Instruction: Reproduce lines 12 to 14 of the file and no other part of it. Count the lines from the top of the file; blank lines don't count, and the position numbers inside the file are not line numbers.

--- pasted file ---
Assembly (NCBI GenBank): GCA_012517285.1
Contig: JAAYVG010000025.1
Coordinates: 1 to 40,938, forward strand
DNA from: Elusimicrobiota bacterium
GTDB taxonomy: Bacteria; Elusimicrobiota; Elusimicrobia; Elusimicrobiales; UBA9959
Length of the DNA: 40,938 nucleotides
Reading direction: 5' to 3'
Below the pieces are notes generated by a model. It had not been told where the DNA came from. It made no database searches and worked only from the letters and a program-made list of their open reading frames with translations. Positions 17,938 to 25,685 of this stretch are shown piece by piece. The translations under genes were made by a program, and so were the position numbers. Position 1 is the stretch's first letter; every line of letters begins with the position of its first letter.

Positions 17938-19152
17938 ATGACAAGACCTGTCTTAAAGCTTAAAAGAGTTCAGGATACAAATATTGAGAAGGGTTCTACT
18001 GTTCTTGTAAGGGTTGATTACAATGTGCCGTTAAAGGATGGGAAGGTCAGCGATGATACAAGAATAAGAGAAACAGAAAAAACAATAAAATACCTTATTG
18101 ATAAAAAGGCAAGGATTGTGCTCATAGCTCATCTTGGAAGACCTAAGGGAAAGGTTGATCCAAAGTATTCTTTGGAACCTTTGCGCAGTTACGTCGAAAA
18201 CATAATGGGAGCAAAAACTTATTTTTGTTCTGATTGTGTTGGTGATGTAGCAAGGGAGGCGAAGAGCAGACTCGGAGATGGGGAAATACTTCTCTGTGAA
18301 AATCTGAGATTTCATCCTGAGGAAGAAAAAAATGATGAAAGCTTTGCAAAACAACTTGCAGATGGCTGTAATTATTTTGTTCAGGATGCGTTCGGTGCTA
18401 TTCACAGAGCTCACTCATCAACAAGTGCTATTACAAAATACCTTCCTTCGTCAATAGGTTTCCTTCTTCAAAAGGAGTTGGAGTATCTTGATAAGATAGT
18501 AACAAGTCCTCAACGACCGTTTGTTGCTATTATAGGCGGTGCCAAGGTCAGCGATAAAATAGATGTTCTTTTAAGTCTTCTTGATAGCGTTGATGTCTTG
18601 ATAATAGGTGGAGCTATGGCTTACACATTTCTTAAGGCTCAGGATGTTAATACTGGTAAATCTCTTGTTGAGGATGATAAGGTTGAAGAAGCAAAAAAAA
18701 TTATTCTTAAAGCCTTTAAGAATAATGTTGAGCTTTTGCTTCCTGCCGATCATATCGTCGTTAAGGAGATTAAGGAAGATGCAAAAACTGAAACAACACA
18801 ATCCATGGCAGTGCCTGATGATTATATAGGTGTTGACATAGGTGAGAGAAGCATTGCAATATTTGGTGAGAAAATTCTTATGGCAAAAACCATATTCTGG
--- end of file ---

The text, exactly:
18101 ATAAAAAGGCAAGGATTGTGCTCATAGCTCATCTTGGAAGACCTAAGGGAAAGGTTGATCCAAAGTATTCTTTGGAACCTTTGCGCAGTTACGTCGAAAA
18201 CATAATGGGAGCAAAAACTTATTTTTGTTCTGATTGTGTTGGTGATGTAGCAAGGGAGGCGAAGAGCAGACTCGGAGATGGGGAAATACTTCTCTGTGAA
18301 AATCTGAGATTTCATCCTGAGGAAGAAAAAAATGATGAAAGCTTTGCAAAACAACTTGCAGATGGCTGTAATTATTTTGTTCAGGATGCGTTCGGTGCTA